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A characteristic case of the transition from the “anonymous” spontaneous music performing r/ and the traditional dance
-as a collective cultural expression of the members of a local society- to the elaborated musical score and from the rural environment (where a musical or/ and a dance feast takes place) to the concert hall is that of the Greek Oscar-awarded composer Manos Hadjidakis, which is the subject of my doctoral dissertation




A characteristic case of the transition from the “anonymous” spontaneous music performing r/ and the traditional dance -as a collective cultural expression of the members of a local society- to the elaborated musical score and from the rural environment (where a musical or/ and a dance feast takes place) to the concert hall is that of the Greek Oscar-awarded composer Manos Hadjidakis, which is the subject of my doctoral dissertation.[1] Some of the results of this study are the following:

During the 50 years of the creative career of Manos Hadjidakis, from 1944 to 1994, the influence on his inspiration from the greek musical tradition was catalytic.[2] More concrete:

In the middle ’40s, M.H. discovers the hidden “truth” in the rebetika songs (or the urban popular songs, as M.H. used to call them) and –enchanted by their musicality- starts to use some of their rhythmic and melodic elements in his works, combining his piano classical studies with the greek popular music and the rebetika. One of the most characteristic examples that proves this influence can be found in his piano work, op. 1, For a little white seashell (1946-47), in the prelude called “conversation with Prokofiev”, which is musically constructed on the rhythm of hasapikos (one of the most popular dance rhythms) with the characteristic rhythmical motif: downbeat - up beat  ( | __ | __ ). (see stave 1)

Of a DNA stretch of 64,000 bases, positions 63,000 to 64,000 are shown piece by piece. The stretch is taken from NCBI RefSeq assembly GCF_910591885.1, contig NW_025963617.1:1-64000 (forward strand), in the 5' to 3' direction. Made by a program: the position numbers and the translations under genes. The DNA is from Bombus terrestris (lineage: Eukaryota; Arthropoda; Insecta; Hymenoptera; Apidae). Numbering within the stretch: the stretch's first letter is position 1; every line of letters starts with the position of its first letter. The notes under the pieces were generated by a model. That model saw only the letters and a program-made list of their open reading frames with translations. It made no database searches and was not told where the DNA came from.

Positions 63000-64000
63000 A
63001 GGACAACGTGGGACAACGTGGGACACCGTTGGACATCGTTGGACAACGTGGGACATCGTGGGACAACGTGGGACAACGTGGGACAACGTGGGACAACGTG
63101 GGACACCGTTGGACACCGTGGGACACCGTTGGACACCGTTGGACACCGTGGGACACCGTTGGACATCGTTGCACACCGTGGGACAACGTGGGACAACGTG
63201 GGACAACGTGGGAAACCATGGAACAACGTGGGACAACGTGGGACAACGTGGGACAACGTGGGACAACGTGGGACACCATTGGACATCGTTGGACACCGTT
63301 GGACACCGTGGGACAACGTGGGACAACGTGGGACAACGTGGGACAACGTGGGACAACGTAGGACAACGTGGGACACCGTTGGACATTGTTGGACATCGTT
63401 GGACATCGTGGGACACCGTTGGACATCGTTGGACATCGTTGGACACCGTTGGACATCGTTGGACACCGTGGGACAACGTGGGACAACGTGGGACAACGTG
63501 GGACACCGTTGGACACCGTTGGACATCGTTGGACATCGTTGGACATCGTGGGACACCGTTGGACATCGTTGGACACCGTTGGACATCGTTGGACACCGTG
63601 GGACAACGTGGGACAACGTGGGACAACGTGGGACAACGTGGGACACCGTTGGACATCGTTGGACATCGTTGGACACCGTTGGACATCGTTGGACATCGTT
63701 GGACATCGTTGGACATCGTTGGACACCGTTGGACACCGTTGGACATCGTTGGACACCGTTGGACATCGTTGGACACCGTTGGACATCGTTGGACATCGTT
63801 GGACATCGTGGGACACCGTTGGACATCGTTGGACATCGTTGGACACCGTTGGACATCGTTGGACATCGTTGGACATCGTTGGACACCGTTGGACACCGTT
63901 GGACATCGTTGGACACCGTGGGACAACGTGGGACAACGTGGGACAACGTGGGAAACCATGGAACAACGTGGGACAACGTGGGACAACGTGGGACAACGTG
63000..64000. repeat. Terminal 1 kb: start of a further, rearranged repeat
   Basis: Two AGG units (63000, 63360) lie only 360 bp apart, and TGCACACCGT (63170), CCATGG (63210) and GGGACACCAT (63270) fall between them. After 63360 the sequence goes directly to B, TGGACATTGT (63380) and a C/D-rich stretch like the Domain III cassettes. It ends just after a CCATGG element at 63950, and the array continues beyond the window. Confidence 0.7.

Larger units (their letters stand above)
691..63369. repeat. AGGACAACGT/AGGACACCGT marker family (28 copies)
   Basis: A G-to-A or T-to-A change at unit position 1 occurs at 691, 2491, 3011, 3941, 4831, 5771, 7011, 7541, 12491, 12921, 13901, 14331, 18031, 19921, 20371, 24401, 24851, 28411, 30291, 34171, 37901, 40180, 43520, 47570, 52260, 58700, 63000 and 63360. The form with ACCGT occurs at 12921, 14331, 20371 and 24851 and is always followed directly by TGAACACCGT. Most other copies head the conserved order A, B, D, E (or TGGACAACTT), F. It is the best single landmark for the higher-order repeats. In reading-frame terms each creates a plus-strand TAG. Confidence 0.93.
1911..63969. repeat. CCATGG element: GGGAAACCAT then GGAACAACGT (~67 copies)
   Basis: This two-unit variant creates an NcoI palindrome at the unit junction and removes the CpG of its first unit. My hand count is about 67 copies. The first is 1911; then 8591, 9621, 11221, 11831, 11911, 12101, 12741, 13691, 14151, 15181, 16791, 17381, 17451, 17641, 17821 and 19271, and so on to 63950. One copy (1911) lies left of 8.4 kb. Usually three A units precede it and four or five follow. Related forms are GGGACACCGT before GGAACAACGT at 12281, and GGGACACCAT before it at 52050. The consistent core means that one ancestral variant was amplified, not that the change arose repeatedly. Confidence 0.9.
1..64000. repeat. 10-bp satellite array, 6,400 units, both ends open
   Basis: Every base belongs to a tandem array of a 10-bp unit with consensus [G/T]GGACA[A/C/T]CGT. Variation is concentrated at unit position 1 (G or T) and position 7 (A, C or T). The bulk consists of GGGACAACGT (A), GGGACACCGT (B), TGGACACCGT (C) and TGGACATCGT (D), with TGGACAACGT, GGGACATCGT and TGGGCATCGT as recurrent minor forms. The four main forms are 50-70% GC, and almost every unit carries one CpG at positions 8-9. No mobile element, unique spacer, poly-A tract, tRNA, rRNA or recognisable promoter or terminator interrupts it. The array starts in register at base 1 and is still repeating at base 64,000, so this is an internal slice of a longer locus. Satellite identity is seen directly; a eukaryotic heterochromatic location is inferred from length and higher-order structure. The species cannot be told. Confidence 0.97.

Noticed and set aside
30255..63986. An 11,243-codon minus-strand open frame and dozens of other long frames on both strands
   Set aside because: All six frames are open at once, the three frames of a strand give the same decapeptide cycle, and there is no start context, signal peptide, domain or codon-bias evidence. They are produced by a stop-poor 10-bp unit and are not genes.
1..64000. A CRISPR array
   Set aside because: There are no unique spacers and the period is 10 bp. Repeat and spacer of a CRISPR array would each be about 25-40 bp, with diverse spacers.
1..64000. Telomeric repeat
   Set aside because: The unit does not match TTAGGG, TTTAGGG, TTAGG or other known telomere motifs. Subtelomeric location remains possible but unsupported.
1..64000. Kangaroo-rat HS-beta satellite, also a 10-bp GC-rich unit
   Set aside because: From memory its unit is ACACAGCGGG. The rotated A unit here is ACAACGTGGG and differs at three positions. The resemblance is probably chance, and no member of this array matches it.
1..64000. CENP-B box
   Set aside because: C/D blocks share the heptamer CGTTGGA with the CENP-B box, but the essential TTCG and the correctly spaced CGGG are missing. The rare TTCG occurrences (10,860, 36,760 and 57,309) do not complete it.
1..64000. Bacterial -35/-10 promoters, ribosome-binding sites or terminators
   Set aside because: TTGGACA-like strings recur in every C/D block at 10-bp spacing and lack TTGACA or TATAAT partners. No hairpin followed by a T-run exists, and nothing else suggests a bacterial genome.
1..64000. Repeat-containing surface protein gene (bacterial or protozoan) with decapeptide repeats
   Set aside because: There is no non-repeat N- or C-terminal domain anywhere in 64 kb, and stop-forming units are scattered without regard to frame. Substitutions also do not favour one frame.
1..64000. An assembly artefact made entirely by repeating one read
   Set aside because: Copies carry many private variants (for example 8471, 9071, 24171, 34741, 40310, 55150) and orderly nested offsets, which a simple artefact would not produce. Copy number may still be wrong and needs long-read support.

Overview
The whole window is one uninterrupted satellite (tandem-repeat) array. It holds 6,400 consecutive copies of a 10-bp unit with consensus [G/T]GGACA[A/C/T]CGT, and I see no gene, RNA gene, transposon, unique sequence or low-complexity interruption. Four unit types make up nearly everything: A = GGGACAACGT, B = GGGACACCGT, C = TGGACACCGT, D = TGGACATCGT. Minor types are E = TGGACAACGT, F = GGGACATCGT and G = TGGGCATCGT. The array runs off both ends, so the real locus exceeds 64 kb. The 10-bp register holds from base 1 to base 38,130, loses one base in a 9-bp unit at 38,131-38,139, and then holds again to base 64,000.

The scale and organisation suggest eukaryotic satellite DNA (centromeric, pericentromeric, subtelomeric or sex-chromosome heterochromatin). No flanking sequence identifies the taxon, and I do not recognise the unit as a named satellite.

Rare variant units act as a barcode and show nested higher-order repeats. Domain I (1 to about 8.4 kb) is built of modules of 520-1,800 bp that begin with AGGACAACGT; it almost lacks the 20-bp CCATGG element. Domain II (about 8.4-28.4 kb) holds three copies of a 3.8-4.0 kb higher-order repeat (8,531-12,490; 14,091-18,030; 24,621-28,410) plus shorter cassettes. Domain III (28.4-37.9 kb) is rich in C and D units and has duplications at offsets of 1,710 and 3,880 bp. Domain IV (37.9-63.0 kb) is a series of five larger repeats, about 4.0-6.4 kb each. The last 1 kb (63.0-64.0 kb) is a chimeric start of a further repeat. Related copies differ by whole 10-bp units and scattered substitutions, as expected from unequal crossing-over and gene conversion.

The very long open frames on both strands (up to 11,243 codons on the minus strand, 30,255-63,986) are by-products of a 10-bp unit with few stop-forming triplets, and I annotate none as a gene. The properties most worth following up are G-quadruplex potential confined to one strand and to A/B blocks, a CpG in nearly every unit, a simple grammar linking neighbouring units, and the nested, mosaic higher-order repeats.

Stave 1: For a little white seashell (1947),conversation with Prokofiev”

Rhythm: Hasapikos 2/4

Composer: anos Hadjidakis                                           Transcription: Renata Dalianoudi       

An other characteristic case can be found in his score for the theatrical play of Federico Garcia Lorca, Blood Wedding (1948), of which the melodic and rhythmic motifs are taken from the main theme of the rebetiko song “archontissa” (“nobble woman”), composed by one of the most famous and popular composers of rebetika, Vassilis Tsitsanis. (Compare stave 2 & 3)
Stave 2: Theme from the rebetika “Archontissa” by Tsitsanis

Transcription: Renata Dalianoudi



 Stave  3:  Blood Wedding (1948), “Introduction

Composer: anos Hadjidakis                                                           Transcription: Renata Dalianoudi

It’s noteworthy, that in these piano works of M.H. the influence of the greek traditional music -as far as the rhythms are concerned- is obvious, too. That is to say, M.H. uses the rhythm of kalamatianos, of syrtos, of tsamikos, of sousta (all greek traditional dances), succeeding thus in combining the morphological structure and the technique of the european classical music together with the rhythms of both the traditional and the popular music. (Note that his piano work For a little white seashell is a suite, consisted of dances)